CEO Update - Some will have the strength to march, some will not…

Next week we take a day to remember those members of the defence force who have served our nation, in war and peace, including those who gave their lives in various theatres of conflict across the globe.

ANZAC Day holds a treasured place in the Australian psyche, and rather than fading over time, it seems that remembrance has found a new generation eager to pay their respects, and honour the memory of those broken by, or lost to war and service.

In the lead up to the ANZAC Day we saw a proposal for a substantial extension to the Australian War Memorial, rumoured to be in the order of $500 million. I commented at the time that I am one of the War Memorial’s biggest fans, but it seemed to me that the most important way we can honour the fallen, is by honouring the living with easy access to any services and programs they might require to overcome the effects of their service to the nation.

We know that our veterans experience terrible rates of mental ill health, and I would like to think that we could spend our resources supporting them before we started to build more underground galleries at what is already a world-renowned attraction.

The lead up to ANZAC Day has also seen us welcome Soldier On as a new Member of Mental Health Australia. And even as we did this, the annual “Pollie Pedal” was cycling across the country raising awareness of the plight of our returned service personnel. Soldier On’s admirable work aims to assist veterans with a list of services and programs that seem pretty straight forward:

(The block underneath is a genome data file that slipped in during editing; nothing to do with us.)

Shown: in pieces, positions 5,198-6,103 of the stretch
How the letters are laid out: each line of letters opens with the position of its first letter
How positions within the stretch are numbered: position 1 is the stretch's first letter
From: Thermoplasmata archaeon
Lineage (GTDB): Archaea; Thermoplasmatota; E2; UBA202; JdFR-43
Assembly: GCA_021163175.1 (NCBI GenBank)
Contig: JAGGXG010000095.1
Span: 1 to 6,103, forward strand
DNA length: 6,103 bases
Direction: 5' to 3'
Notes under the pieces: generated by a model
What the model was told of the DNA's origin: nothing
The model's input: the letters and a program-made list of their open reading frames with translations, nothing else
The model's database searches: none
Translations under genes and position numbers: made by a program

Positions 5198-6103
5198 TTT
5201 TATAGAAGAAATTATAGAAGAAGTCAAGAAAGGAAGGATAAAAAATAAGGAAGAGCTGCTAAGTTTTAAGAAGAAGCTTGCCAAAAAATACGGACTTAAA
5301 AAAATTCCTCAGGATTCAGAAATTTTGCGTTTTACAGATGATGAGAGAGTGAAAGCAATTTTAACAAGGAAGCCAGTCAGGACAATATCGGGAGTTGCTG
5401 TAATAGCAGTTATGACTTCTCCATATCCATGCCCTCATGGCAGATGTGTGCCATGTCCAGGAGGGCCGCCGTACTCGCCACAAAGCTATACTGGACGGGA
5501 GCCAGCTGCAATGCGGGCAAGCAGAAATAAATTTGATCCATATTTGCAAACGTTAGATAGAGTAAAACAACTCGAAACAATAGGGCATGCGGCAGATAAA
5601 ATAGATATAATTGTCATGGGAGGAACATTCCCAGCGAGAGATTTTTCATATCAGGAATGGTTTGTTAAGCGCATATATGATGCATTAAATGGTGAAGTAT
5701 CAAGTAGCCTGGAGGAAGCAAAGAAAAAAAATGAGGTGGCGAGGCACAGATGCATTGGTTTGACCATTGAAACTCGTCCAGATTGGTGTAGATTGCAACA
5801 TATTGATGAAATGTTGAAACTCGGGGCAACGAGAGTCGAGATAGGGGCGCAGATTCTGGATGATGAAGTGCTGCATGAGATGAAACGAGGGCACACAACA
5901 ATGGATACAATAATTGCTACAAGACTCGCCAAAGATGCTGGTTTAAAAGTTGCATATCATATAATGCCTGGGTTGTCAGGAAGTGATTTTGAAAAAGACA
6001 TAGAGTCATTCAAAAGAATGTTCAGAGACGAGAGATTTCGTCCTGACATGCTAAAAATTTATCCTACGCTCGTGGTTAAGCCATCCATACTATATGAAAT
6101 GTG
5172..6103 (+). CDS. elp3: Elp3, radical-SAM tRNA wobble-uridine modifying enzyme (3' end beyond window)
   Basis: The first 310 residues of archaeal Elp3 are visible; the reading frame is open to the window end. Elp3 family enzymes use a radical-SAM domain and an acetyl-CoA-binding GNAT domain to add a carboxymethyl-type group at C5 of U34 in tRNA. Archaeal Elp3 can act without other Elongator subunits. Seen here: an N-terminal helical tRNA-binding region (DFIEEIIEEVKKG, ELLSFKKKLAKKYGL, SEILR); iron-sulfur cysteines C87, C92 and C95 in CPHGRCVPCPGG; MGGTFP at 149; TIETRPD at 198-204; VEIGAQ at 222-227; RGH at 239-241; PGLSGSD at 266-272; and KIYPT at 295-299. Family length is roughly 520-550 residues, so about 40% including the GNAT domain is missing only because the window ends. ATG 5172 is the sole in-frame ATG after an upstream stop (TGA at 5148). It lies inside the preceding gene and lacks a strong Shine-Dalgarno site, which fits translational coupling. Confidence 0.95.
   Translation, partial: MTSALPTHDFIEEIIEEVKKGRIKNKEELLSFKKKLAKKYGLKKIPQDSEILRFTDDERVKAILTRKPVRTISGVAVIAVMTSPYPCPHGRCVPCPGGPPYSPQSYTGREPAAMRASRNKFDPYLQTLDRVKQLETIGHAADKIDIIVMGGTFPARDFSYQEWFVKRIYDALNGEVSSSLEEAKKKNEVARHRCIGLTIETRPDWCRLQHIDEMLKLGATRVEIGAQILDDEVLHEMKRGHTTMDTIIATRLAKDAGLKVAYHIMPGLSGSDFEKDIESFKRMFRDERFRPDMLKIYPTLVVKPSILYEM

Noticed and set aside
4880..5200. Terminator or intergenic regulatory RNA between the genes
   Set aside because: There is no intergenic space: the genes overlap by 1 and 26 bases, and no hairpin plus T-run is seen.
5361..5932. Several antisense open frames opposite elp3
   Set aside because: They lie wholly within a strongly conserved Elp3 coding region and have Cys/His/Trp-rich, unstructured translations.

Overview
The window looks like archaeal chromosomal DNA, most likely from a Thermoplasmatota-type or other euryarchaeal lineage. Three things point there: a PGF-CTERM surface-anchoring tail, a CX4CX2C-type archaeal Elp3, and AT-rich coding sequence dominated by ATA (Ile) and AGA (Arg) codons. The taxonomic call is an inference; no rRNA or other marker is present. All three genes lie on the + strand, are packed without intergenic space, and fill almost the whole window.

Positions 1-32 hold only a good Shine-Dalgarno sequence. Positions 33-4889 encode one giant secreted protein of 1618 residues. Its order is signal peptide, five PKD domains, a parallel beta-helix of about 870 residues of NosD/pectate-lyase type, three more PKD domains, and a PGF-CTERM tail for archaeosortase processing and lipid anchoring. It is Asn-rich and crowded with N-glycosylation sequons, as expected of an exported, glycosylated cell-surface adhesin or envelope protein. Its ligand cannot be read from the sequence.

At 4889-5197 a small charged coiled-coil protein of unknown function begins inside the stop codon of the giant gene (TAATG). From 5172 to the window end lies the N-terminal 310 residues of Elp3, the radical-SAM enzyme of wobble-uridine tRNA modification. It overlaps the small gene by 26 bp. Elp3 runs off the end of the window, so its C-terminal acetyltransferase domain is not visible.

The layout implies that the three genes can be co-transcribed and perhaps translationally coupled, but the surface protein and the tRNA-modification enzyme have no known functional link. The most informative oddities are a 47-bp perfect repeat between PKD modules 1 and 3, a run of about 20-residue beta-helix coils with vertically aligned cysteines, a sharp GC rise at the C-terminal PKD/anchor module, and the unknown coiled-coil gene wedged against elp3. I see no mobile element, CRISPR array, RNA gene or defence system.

• Find a job or new vocation
  • Learn new skills
  • Be healthy and well
  • Strengthen your family relationships
  • Connect to mates and community networks
  • Continue to serve Australia
  • Participate in community, social and sporting activities.

So I can’t help but reflect that it is disappointing that we need charities and fundraisers to be providing these kinds of basic services to the people who have served us.

Imagine, for a moment, that we needed volunteers to hold community fundraisers to send our service personnel off to war. There would be outcry. In no time at all we would see government increase the Defence budget to support the deployment of our troops.

But when those that survive the ravages of war return, we seem willing to accept that they will often depend on charities like Defence Care, Legacy, the RSL, Soldier On and many more to help right the wrongs of war and make a transition back into society.

Jennifer M. Granholm, summed it up perfectly when she said “Ceremonies are important. But our gratitude has to be more than visits to the troops, and once-a-year Memorial Day ceremonies. We honour the dead best by treating the living well.”

So next Wednesday, on April 25, as we hear those words ‘lest we forget’, let’s not forget this…

Some service men and women will have the strength to march, for those that never returned. But for some, the living, it is all still too raw, too soon, and too hard. And they’re the people who deserve our highest priority and support, if we are to improve the mental health of our community.

Warm regards,

Frank Quinlan
Chief Executive Officer

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defence, mental health, veterans

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